Purchase this article with an account.
Amanda C. Barber, Claire Hippert, Yanai Duran, Emma L. West, Jorn Lakowski, Jim W. Bainbridge, Jane C. Sowden, Robin R. Ali, Rachael A. Pearson; Photoreceptor Transplantation In The Degenerating Retina: Breadth Of Application And Manipulation Of The Microenvironment To Enhance Efficiency. Invest. Ophthalmol. Vis. Sci. 2012;53(14):323.
Download citation file:
© ARVO (1962-2015); The Authors (2016-present)
Photoreceptor transplantation offers the potential to replace cells lost during disease. We investigated transplanted photoreceptor efficiency in several models of retinal degeneration to examine the breadth of application of this therapy. We examined how disease type and stage affects the formation of outer segments and synapses by transplanted cells. The microenvironment of the degenerating recipient retina was assessed and selectively modulated to enhance integration.
FACS-sorted Nrl.GFP+ rod precursor cells were transplanted into 6 mouse models of retinal degeneration (rho-/-, Crb1rd8/rd8, Prph2rds/rds, Prph2+/Δ307, PDE6βrd1/rd1, Gnat1-/-) at different disease stages and assessed 3wks post-transplantation. Glial scarring, outer limiting membrane (OLM) integrity and ONL thickness and density were assessed using immunohistochemistry, western blot and EM. ChABC and siRNA were used to modulate the glial scar and OLM respectively.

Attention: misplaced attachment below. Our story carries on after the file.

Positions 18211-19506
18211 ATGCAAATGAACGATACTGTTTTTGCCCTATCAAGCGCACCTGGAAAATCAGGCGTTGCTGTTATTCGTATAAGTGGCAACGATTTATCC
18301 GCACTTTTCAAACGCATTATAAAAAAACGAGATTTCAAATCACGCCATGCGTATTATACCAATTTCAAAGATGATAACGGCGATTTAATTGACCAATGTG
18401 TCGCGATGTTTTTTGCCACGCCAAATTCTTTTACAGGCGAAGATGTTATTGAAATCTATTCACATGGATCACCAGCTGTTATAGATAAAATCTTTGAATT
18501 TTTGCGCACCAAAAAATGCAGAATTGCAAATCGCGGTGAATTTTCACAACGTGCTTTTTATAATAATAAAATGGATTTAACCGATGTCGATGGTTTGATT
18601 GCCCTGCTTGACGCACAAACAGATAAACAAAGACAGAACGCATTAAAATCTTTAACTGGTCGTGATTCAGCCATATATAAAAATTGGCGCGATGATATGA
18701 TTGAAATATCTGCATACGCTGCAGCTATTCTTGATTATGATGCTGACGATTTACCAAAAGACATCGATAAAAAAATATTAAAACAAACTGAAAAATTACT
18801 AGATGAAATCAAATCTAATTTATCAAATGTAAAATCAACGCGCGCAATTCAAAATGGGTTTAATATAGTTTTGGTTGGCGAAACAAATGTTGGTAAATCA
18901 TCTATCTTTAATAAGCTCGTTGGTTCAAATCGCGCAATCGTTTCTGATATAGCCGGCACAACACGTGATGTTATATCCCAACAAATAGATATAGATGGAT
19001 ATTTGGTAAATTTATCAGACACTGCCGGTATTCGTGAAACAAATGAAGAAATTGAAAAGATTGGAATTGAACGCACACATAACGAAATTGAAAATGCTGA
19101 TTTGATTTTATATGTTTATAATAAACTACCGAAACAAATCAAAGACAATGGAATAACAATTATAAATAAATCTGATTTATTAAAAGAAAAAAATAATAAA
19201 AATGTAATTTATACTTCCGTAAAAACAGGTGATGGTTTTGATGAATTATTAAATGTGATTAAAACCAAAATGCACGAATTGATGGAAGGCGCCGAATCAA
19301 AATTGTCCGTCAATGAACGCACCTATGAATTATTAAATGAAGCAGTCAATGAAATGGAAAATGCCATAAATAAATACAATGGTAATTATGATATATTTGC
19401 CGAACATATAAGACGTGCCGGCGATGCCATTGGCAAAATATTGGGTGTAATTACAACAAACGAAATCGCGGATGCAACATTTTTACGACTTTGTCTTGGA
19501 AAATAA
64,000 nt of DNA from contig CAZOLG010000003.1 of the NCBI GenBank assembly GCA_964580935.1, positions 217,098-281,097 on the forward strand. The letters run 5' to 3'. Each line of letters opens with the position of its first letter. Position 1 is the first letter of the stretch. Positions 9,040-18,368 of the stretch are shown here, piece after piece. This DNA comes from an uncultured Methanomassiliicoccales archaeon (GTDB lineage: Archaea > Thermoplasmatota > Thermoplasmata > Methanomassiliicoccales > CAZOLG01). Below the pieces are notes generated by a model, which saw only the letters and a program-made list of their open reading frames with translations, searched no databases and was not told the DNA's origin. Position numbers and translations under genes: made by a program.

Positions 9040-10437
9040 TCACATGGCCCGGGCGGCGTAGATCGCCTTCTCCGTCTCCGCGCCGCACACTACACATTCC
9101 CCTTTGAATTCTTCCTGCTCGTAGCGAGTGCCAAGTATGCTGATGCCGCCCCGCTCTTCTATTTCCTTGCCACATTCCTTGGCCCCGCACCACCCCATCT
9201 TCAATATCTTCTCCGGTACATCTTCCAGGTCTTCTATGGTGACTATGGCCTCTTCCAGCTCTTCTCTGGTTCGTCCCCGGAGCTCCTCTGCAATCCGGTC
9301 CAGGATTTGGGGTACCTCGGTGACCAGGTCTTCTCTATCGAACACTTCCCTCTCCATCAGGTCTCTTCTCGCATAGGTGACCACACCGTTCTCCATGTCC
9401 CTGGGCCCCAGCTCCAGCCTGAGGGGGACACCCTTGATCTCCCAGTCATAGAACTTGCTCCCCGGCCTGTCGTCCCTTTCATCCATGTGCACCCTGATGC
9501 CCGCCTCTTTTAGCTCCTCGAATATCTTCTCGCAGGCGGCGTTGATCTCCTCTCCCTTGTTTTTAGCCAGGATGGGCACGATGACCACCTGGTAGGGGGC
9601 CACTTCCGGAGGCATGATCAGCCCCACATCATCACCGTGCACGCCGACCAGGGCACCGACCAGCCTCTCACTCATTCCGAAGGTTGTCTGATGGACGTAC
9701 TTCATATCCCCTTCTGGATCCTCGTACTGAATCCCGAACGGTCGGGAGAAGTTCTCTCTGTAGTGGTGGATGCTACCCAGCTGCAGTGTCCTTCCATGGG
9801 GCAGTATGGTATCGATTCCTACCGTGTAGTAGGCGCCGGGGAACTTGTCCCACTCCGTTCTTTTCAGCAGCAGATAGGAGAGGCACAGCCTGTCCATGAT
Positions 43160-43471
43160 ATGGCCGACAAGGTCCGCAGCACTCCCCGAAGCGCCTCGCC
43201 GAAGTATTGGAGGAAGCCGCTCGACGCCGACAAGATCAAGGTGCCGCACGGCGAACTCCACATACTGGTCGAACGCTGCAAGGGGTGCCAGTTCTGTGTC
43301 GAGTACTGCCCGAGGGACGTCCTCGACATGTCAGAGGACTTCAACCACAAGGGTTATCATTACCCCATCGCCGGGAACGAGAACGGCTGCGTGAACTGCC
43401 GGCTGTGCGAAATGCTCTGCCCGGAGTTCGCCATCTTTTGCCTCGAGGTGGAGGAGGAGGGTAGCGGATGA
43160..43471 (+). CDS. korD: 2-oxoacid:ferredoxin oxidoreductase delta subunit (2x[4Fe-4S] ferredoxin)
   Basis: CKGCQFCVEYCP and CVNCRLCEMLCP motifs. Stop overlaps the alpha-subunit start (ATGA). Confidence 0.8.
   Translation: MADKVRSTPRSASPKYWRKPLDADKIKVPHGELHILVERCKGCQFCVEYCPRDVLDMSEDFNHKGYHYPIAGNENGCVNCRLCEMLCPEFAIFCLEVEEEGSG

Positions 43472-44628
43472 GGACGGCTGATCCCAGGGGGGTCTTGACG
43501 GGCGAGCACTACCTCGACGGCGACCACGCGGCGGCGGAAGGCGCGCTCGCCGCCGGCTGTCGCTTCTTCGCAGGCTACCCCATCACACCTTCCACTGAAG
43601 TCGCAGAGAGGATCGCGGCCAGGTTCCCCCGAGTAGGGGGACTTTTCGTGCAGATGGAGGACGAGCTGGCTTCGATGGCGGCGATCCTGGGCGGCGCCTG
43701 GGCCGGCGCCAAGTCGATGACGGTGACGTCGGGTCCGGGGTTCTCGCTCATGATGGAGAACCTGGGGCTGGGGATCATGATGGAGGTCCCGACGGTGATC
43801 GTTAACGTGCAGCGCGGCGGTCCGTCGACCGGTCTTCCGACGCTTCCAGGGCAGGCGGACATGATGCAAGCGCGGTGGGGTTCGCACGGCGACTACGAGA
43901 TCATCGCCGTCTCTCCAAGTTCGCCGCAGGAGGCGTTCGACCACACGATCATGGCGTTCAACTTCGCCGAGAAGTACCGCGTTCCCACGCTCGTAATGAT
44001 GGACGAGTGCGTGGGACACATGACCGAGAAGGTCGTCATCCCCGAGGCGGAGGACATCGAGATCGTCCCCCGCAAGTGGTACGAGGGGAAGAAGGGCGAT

Integration efficiency was significantly influenced both by disease type and disease progression; integration efficiency was significantly higher in Crb1rd8/rd8 recipients and lower in rho-/- recipients compared to wildtype. Significant differences in transplanted photoreceptor outer segment and synapse formation frequency were observed between recipient models. Disease progression differentially affected integration efficiency, with integration decreasing (Gnat1-/-, Crb1rd8/rd8, rho-/-) increasing (Prph2+/Δ307) or remaining stationary (C57BL/6, Prph2rds/rds PDE6βrd1/rd1). Degeneration rate, ONL thickness and density did not correlate with integration success. However, marked changes in glial scaring and OLM integrity were observed and disruption of these factors, using ChABC and siRNA targeted against ZO-1 respectively resulted in increased integration efficiency.
Disease type and stage have a major impact on transplantation success. We demonstrate that the success of photoreceptor transplantation is heterogenic and that some disease types may be more amenable to cell therapy than others. Large numbers of integrated photoreceptors can be achieved when treating end stage disease in some models. Importantly, where integration efficiency is impaired, a tailored manipulation of the microenvironment can boost integration success.
This PDF is available to Subscribers Only